Snowpiercer is Bong Joon-Hos fifth film, his first made in English language with an international name cast. The film is based on the French graphic novel Le Transperceneige (1982), which Bong adapts liberally. The film is co-produced by Park Chan-wook, the one other contemporary directorial sensation to emerge from South Korea in the 00s with the likes of Oldboy (2003) and Thirst (2009). Snowpiercer underwent some release problems with US distributor Harvey Weinstein demanding the cutting of twenty minutes of scenes and the addition of voiceover narration. Bong Joon-ho refused and so the film remained in limbo for more than a year, before being released in mid-2014 where Weinstein punished Bong by only giving Snowpiercer a minor release to arthouse theatres. Despite this, the film was a considerable success and a rave critical and audience hit, forcing Weinstein to have to expand it to a wider release.
It is a compulsively fascinating world that the film throws us into the midst of. There are all manner of casual throwaway lines Song Kang Ho is brought out of cryosleep and lights up before the awed revolutionaries: I dont believe it Marlboro Lights. Cigarettes have been extinct for ten years now that show how very different this world is. The film kicks in in a big way when it comes to the scenes where Ewen Bremner is punished for throwing a shoe at Tilda Swinton by having a porthole opened, his arm stuck through it for seven minutes whereupon the frozen arm is then brought in and shattered with a sledgehammer. Both the fiendishness of the act and the wildness of the world it shows that we are in seems outlandish.
Snowpiercer is a conceptual breakthrough film. Conceptual Breakthrough is the form of storytelling (usually in science-fiction) where the protagonist makes a discovery that changes everything about or makes sense of the true nature of the world they live in. You could look to examples such as Open Your Eyes (1997), Dark City (1998), The Truman Show (1998), The Matrix (1999), Moon (2009) and Oblivion (2013), although perhaps the most famous example is the ending of The Sixth Sense (1999). In Snowpiercer, the journey through the various sections of the train becomes a growing of sudden understanding about the way the protagonists see the world they have lived in their whole lives. Here the train becomes a unique social allegory where forward movement through compartments is equated with class. The Occupy movement may have been failed but its ideas have filtered throw into a surprising number of films. I was startled how much of a Marxist diatribe that the mainstream The Hunger Games: Catching Fire (2013) was, for instance, and Snowpiercer is an even more extreme example where the entire thrust of the plot is based around the idea of a downtrodden underclass rebelling to bring down a social system that grants privilege to the few who govern by force. Bong Joon-ho makes the protagonists growing awareness as they move through the carriages into something wondrous where they are introduced to schools, hydroponic gardens, taste sushi for the first time, before Chris Evans makes it to meet with the godlike designer (played by Ed Harris).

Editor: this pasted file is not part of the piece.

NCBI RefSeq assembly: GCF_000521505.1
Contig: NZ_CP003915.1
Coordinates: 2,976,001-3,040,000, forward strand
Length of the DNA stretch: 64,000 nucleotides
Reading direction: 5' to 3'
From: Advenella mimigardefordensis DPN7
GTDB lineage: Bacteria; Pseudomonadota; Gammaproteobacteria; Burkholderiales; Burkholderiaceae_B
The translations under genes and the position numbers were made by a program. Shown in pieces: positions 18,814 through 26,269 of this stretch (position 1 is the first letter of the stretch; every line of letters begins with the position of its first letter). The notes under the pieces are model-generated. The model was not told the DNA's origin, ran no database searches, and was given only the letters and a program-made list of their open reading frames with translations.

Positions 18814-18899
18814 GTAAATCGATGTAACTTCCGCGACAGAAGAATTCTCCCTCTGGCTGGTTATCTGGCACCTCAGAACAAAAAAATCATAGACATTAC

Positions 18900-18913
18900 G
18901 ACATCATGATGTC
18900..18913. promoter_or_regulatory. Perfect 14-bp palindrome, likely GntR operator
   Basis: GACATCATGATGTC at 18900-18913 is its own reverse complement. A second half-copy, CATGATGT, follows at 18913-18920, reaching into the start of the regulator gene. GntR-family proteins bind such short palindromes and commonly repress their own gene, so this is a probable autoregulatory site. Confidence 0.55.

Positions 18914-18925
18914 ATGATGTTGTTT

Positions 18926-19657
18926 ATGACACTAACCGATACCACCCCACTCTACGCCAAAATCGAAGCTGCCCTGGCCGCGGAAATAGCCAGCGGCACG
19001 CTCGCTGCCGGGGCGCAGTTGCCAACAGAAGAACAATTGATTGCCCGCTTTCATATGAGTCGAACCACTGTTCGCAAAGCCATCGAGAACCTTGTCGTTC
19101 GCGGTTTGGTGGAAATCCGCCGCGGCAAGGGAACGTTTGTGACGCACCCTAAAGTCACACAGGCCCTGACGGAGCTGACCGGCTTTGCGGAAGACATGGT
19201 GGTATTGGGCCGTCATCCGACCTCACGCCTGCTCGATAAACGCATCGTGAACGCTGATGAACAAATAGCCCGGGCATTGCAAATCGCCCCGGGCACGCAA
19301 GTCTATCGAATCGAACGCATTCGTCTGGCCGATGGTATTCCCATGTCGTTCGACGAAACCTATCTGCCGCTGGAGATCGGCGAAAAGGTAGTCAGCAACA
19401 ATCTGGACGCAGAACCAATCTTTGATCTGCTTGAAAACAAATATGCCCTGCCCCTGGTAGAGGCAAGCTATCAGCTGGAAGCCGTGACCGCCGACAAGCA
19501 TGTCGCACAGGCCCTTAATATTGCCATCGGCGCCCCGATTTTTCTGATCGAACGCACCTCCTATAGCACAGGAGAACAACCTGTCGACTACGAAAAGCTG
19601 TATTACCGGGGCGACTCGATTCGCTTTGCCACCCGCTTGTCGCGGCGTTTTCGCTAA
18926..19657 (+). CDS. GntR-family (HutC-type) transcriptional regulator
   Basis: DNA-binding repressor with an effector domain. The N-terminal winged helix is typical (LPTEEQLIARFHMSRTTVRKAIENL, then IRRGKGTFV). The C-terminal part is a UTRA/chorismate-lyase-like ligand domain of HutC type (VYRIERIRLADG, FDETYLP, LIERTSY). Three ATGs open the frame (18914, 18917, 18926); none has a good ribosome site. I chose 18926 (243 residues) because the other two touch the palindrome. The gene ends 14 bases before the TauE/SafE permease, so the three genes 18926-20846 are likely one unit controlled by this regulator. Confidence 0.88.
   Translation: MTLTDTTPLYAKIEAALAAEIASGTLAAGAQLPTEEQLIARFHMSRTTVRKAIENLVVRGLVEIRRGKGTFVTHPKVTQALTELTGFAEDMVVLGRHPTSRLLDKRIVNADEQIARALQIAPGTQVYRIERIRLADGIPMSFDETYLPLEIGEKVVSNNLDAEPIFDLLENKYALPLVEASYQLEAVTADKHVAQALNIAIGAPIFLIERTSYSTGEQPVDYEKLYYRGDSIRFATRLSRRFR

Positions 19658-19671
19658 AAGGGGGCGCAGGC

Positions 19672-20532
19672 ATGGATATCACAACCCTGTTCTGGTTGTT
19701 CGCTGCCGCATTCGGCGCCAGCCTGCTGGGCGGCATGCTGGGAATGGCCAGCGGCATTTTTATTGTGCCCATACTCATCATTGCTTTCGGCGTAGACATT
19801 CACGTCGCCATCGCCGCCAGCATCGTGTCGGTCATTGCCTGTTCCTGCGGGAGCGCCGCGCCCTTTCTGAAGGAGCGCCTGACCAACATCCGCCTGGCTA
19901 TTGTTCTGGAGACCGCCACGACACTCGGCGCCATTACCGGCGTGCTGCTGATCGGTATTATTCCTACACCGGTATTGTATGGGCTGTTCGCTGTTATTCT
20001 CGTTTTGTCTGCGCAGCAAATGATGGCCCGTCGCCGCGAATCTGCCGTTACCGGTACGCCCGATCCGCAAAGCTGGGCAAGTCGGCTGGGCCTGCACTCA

Snowpiercer has a number of enthralling action sequences especially the attack on the rioters that takes place with a horde of goons wearing infra-red goggles and wielding axes in total darkness although it is far more of a conceptual film than it is an action film. It is more akin to the philosophical train action film that we had with Runaway Train (1985), albeit mixed with a science-fictional conceptual breakthrough story and a Marxist parable about revolution. Although the one thing that does strike you about the action scenes is that for all that the film concerns itself with the last people on Earth, there does seem a furious effort to exterminate the few survivors of the human species not to mention a vast outlay of firepower given that bullets appear to be nearly extinct too.
Chris Evans is all the leading man handsome he has managed to turn into a surprising number of performances in genre films without quite spilling over into mainstream leading man status yet. There is solid support from almost everybody in the film, the standout being Tilda Swinton who gives a rather alarming performance as the minister, all Cockney accent, toothsome overbite and a shrill shrewishness, a performance that Swinton says that she based on Margaret Thatcher.